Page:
Once you decide to hand over your cash to someone heading towards the oil patch, there are some important things you should know about most limited partnerships:

* Limited partnerships typically have low or limited liquidity. In other words, if you need the money you invested within a certain time period, make sure you can get it back when you want it. Some limited partnerships have a specific date when they intend to liquidate the partnership, others require the funds to be rolled over into future projects. It's often very difficult to liquidate a partnership.

* Be prepared to pay a commission. Limited partnerships are sold, not bought. Commissions of 7 and 8 percent are common. Legal and other fees are extra and can add on another 7 or 8 percent. Mr. Spear says he has seen limited partnerships in which commissions and fees absorbed from 30 to 40 cents of each dollar invested. ''The partnership must do extremely well to recoup that front-end load,'' he says.

He particularly likes partnerships in which the syndicator gets some reward if the project does well. ''You want their economic well-being tied to the project,'' he says. Some advisors also recommend partnerships where the general partner invests some of his own money - not just his fees - in the project.

* Analyze the partnership from an economic point of view, not just from a tax viewpoint. If you are investing in avocado farms, ask yourself, 'What is the market for the fruit'? If you are investing in oil and gas, find out where the drilling is to take place. Is it a risky area, have other discoveries been made there? If you are investing in a development program, you should find out the life of the reserves, says Barrie Damson, chairman of Damson Oil Corporation, a major syndicator of oil and gas programs. Is there enough oil in the ground to get you through to when the current oversupply ends and prices rise again?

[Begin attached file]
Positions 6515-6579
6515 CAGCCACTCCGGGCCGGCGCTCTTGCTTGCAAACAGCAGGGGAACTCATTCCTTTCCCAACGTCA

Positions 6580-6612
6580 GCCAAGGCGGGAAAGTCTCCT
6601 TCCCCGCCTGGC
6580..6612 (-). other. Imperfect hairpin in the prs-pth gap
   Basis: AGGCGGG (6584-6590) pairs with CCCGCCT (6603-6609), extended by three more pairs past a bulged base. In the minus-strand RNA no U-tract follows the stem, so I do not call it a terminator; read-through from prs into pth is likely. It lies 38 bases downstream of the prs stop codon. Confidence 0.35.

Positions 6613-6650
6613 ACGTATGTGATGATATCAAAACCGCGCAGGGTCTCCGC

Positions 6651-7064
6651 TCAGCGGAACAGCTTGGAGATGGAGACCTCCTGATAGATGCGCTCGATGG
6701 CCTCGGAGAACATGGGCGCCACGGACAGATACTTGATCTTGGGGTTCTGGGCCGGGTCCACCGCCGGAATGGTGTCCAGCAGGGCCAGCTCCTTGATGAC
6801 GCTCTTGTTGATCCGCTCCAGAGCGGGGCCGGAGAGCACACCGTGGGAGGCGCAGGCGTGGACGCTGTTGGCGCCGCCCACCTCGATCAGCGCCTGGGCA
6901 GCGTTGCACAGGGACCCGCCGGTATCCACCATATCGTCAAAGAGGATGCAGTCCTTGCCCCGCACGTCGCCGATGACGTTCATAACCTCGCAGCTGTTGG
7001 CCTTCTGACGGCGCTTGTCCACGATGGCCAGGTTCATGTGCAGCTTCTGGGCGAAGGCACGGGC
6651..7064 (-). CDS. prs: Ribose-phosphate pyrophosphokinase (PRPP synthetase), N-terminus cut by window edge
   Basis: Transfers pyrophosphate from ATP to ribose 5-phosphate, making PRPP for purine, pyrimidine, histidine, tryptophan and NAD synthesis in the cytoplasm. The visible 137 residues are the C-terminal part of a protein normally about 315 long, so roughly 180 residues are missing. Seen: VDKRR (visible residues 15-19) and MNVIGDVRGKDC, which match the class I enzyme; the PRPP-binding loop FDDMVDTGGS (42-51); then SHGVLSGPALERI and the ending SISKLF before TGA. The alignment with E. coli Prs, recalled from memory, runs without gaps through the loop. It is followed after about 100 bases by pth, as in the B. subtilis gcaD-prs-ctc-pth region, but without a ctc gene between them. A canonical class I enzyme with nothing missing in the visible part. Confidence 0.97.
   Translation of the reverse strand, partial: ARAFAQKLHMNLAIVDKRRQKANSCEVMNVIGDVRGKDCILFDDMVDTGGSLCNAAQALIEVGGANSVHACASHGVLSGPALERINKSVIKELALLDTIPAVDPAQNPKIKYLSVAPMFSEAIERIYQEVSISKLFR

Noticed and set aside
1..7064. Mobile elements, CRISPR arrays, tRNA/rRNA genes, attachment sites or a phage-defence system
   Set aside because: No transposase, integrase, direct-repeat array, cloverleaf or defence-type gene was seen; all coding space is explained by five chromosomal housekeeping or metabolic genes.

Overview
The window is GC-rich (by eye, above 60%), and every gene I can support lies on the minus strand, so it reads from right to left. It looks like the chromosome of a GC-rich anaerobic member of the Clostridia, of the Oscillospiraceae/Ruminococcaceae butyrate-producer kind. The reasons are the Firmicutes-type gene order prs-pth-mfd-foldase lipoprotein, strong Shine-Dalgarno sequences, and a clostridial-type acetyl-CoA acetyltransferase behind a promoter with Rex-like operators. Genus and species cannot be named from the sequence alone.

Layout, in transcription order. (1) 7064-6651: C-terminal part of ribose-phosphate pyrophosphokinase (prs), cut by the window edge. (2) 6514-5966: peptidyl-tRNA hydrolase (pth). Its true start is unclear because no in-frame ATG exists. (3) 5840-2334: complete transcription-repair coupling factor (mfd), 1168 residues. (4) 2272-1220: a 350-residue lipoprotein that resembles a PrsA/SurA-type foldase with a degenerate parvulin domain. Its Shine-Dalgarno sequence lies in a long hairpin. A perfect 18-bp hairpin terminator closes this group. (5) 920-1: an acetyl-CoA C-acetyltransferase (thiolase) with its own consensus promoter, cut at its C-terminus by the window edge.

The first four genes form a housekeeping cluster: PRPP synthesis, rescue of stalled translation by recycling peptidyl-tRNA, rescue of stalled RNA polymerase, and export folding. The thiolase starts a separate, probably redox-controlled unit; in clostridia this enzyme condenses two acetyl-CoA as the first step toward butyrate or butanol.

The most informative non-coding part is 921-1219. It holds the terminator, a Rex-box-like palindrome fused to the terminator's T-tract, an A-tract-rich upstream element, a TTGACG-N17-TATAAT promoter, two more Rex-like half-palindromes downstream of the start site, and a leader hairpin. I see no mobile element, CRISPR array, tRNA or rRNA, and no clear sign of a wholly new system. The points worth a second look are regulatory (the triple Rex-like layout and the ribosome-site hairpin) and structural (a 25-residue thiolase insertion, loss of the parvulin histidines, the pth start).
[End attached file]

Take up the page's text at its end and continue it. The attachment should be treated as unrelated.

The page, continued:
* Find out what the past track record of the syndicator is. This is not always easy. Ronald Roberts, president of Landsing Securities Corporation, which syndicates real estate deals, suggests investors might only want to deal with the top 10 to 15 syndicators. Mr. Damson says it's important to make sure the general partner has financial strength and liquidity. You don't want to invest with a company that won't be around when things get tough.

Stanger & Co. recently ranked according to past performance over 600 oil and gas drilling fund programs put together by a total of 40 sponsors.To get hold of this listing write to: Stanger & Co.; 623 River Road; Fair Haven, N.J. 07701. The summary study costs $15; an in-depth report, ''Stanger's Drilling Fund Yearbook - 1982,'' to be published at the end of November, will cost $75.

* Try to make sure the limited partners have some control over the partnership. For example, if the general partners are not doing their job, the limited partners should have the ability to replace them. In a large partnership it might be difficult to get all the limited partners together. But in a smaller partnership, it should be possible.

* Know your liabilities. If you are dealing with an oil and gas program that requires you to get a letter of credit from a bank, assume it will be called. The Internal Revenue Service requires risk. If there is no risk that your letter of credit will be called, it might not qualify as a legitimate tax shelter.